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Math Help - expectation question

  1. #1
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    expectation question

    Hey,
    I was wondering if anyone can help me evaluate:

    E[exp{aR^2 + bRQ + cQ^2}], where R,Q~iN(0,1) and a,b,c are constants.
    The mgfs for chi-squared distribution can't be used right because R^2 and RQ are not indepedent etc, so you can't split the expectations up? Is there another way? I also tried integration with the joint pdf of R and Q; but I'm not sure it's correct.
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  2. #2
    MHF Contributor

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    Quote Originally Posted by littlepig View Post
    Hey,
    I was wondering if anyone can help me evaluate:

    E[exp{aR^2 + bRQ + cQ^2}], where R,Q~iN(0,1) and a,b,c are constants.
    The mgfs for chi-squared distribution can't be used right because R^2 and RQ are not indepedent etc, so you can't split the expectations up? Is there another way? I also tried integration with the joint pdf of R and Q; but I'm not sure it's correct.
    Of course this is correct. Moreover, it provides the answer. You're reduced to computing \int_{\mathbb{R}}\int_{\mathbb{R}} e^{ar^2+brq+cq^2}e^{-\frac{r^2+q^2}{2}}\frac{dr\,dq}{2\pi}.
    The idea for the integration is to "complete the square" ; I mean, for instance, writing r^2+r=\left(r+\frac{1}{2}\right)^2-\frac{1}{4} so that \int e^{-(r^2+r)} dr = \int e^{-\left(r+\frac{1}{2}\right)^2}e^{-\frac{1}{4}}dr = e^{-\frac{1}{4}}\int e^{-t^2}dt (by letting t=r+\frac{1}{2}). You would have to do this exact kind of manipulation to integrate with respect to r, and then with respect to q. Give it a try.

    You can write the exponent in the integral like:
    ar^2+brq+cq^2-\frac{1}{2}r^2-\frac{1}{2}q^2=-\frac{1}{2}\left( (1-2a)r^2-2bqr+(1-2c)q^2\right)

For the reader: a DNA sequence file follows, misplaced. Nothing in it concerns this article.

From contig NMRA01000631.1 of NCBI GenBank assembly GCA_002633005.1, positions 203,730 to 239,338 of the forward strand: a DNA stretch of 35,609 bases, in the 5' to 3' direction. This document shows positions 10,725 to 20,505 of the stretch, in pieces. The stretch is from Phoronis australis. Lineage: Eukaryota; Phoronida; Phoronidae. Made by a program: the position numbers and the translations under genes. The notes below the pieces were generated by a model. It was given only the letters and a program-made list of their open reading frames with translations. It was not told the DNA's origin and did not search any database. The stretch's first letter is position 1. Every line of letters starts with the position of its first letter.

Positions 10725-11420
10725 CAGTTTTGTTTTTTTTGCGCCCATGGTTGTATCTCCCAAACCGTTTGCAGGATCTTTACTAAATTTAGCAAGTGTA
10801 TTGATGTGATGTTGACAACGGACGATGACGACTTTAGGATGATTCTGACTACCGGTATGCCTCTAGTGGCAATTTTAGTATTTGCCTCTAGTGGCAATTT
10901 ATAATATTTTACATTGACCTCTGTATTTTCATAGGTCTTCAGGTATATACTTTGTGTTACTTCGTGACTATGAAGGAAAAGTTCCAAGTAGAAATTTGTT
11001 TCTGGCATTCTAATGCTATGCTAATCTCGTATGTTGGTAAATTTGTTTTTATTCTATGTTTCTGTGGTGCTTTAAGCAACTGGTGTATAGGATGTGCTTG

=-\frac{1}{2}\left((1-2a)\left(r-\frac{bq}{1-2a}\right)^2+\left(-\frac{b^2}{1-2a}+(1-2c)\right)q^2\right)
    and procede like I did (with more cumbersome constants...). And remember that, for positive v, one has \int e^{-\frac{t^2}{2v}}dt = \sqrt{2\pi v}. After a few lines, you should have a condition on a,b,c for the integral to be finite, and the value of the integral.



    But actually, I would do it in a slightly different way, more general and with more geometrical insight. On the other hand, I'll need some algebra you may not know yet... The idea is to rotate the basis so that the quadratic form -\frac{1}{2}\left( (1-2a)r^2-2bqr+(1-2c)q^2\right) becomes -\frac{1}{2}\left(\lambda x^2+\mu y^2\right), which is easy to integrate.
    Given a symmetric (n\times n)-matrix A, I claim that \int_{\mathbb{R}^n} e^{-\frac{1}{2}X^T A X}dX = \left(\frac{2\pi}{\det A}\right)^{n/2} and the integral is infinite if A is nonpositive. This follows from the diagonalization of A since the change of basis is a rotation ( A is symmetric) and from the fact that \int e^{-\frac{\lambda}{2}x^2}dx=\sqrt{\frac{2\pi}{\lambda}  }. I can give more details if anyone needs.
    In the present case, n=2, and with X={r\choose q}, we have E[e^{aR^2+bRQ+cQ^2}]=\int_{\mathbb{R}^n} e^{-\frac{1}{2}X^T A X}\frac{dX}{2\pi} = \frac{1}{\det A} for A=\begin{pmatrix}1-2a & -b\\ -b&1-2c\end{pmatrix}. We have \det A=(1-2a)(1-2c)-b^2<br />
. And A is positive iff 1-2a>0 and (1-2a)(1-2c)-b^2>0, i.e. iff a<\frac{1}{2}, c<\frac{1}{2} and |b|<\sqrt{(1-2a)(1-2c)}.

    Under these conditions, I finally get <br />
E[e^{aR^2+bRQ+cQ^2}]=\frac{1}{(1-2a)(1-2c)-b^2}.


    I hope this helps; at least I enjoyed it...
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